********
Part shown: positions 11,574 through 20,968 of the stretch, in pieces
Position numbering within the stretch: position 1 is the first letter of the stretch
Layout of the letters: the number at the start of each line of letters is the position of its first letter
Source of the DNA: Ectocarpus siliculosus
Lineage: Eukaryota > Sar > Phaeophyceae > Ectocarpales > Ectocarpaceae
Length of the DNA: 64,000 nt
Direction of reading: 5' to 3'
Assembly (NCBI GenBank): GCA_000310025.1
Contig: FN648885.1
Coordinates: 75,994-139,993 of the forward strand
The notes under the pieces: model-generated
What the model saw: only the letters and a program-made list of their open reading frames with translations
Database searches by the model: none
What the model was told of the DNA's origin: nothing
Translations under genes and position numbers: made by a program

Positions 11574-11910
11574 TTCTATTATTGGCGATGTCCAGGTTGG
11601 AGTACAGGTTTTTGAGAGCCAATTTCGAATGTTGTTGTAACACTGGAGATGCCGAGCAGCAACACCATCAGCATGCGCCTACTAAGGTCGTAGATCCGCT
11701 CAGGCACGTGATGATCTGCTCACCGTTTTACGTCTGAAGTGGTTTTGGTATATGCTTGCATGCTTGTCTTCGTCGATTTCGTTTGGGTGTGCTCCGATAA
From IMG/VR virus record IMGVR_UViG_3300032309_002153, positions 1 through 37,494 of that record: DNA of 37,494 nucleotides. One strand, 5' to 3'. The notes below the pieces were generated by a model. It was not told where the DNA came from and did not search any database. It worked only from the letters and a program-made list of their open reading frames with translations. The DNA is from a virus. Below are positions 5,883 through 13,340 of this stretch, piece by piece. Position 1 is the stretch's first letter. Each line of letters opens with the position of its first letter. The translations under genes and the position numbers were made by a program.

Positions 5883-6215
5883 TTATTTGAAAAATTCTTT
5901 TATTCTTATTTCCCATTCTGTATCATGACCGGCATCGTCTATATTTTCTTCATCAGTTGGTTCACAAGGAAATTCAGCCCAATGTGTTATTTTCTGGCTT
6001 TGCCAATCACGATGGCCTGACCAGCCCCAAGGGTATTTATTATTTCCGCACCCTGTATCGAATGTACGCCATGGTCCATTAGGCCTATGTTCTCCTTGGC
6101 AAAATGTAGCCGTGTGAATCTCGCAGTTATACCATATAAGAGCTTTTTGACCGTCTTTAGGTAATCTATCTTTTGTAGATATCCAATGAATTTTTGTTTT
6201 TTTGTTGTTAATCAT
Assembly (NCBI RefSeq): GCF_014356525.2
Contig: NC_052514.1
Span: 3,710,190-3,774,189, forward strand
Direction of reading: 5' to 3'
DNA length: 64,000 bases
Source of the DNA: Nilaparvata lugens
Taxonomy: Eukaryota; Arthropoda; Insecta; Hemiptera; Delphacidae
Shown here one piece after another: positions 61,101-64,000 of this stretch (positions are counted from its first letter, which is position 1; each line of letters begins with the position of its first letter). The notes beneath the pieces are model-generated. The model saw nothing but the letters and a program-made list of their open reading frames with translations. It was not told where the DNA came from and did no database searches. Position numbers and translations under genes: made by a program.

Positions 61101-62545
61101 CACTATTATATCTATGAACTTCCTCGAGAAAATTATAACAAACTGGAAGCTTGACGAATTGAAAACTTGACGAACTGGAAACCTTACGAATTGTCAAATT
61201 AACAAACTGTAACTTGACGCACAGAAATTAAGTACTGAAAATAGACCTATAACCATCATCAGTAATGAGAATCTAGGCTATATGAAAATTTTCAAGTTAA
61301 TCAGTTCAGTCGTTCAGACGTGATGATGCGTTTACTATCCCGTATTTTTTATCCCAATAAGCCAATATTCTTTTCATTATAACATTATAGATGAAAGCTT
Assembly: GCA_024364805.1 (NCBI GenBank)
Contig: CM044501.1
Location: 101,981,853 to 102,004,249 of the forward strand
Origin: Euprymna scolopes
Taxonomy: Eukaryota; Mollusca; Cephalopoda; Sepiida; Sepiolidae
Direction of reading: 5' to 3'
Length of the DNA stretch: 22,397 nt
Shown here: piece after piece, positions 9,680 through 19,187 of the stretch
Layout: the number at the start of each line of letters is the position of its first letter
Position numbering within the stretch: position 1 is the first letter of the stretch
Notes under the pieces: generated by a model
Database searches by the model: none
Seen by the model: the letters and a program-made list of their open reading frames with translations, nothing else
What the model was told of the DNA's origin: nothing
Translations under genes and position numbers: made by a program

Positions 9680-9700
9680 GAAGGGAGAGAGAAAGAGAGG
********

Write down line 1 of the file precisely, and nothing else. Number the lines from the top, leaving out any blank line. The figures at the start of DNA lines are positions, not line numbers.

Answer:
Part shown: positions 11,574 through 20,968 of the stretch, in pieces